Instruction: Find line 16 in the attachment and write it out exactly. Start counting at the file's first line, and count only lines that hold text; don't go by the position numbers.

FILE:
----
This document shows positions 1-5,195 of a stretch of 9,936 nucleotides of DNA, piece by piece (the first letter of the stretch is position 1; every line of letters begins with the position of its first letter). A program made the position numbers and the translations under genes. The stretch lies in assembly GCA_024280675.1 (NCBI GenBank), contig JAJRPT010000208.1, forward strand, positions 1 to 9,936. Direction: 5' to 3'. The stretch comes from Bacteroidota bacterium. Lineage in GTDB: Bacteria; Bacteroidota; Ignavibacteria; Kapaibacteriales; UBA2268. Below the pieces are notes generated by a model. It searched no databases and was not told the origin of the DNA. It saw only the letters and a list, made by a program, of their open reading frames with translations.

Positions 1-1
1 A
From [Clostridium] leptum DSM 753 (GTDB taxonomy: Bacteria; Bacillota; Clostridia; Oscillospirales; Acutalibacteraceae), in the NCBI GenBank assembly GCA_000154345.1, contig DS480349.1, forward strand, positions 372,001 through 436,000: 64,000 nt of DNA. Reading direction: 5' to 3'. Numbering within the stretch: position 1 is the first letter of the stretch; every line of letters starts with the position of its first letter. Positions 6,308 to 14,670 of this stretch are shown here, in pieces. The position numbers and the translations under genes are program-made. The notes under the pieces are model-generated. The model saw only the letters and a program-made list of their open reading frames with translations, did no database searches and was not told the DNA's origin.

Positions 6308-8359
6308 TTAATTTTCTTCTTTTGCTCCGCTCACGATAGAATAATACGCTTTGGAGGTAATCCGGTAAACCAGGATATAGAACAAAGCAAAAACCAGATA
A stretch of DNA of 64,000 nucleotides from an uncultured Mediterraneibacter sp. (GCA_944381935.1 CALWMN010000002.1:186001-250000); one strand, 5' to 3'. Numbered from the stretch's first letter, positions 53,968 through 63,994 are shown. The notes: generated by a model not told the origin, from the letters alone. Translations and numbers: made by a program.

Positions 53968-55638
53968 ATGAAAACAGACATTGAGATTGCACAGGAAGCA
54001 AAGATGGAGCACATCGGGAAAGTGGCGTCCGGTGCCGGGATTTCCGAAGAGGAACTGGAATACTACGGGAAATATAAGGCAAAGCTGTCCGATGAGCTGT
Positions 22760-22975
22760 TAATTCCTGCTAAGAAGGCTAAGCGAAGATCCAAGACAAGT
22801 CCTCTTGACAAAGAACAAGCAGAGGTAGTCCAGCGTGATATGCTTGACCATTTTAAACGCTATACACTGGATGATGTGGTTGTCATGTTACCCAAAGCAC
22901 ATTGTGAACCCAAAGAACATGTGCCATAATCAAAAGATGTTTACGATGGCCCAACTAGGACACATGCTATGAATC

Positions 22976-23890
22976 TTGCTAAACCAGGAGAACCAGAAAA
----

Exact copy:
22976 TTGCTAAACCAGGAGAACCAGAAAA